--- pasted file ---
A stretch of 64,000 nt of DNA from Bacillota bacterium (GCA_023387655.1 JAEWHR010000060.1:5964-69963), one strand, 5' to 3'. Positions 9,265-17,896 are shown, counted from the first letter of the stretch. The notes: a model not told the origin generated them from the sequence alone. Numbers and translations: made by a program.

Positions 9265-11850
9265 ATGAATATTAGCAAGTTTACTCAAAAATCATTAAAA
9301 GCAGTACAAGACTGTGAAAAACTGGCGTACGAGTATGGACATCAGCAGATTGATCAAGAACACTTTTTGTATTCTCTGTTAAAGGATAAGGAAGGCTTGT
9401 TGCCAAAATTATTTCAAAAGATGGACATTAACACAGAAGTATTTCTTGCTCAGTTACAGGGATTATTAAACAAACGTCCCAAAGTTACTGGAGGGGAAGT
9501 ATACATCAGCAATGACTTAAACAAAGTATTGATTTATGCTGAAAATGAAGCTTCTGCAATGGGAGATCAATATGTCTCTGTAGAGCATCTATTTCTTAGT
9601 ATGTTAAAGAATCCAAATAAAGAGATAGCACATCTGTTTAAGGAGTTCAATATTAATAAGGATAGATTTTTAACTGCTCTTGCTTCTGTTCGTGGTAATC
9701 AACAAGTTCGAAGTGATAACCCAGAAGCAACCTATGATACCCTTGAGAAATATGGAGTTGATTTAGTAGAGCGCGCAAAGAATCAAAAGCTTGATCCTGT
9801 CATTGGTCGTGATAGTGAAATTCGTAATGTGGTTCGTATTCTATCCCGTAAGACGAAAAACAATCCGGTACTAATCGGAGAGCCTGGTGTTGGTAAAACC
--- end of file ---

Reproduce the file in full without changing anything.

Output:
A stretch of 64,000 nt of DNA from Bacillota bacterium (GCA_023387655.1 JAEWHR010000060.1:5964-69963), one strand, 5' to 3'. Positions 9,265-17,896 are shown, counted from the first letter of the stretch. The notes: a model not told the origin generated them from the sequence alone. Numbers and translations: made by a program.

Positions 9265-11850
9265 ATGAATATTAGCAAGTTTACTCAAAAATCATTAAAA
9301 GCAGTACAAGACTGTGAAAAACTGGCGTACGAGTATGGACATCAGCAGATTGATCAAGAACACTTTTTGTATTCTCTGTTAAAGGATAAGGAAGGCTTGT
9401 TGCCAAAATTATTTCAAAAGATGGACATTAACACAGAAGTATTTCTTGCTCAGTTACAGGGATTATTAAACAAACGTCCCAAAGTTACTGGAGGGGAAGT
9501 ATACATCAGCAATGACTTAAACAAAGTATTGATTTATGCTGAAAATGAAGCTTCTGCAATGGGAGATCAATATGTCTCTGTAGAGCATCTATTTCTTAGT
9601 ATGTTAAAGAATCCAAATAAAGAGATAGCACATCTGTTTAAGGAGTTCAATATTAATAAGGATAGATTTTTAACTGCTCTTGCTTCTGTTCGTGGTAATC
9701 AACAAGTTCGAAGTGATAACCCAGAAGCAACCTATGATACCCTTGAGAAATATGGAGTTGATTTAGTAGAGCGCGCAAAGAATCAAAAGCTTGATCCTGT
9801 CATTGGTCGTGATAGTGAAATTCGTAATGTGGTTCGTATTCTATCCCGTAAGACGAAAAACAATCCGGTACTAATCGGAGAGCCTGGTGTTGGTAAAACC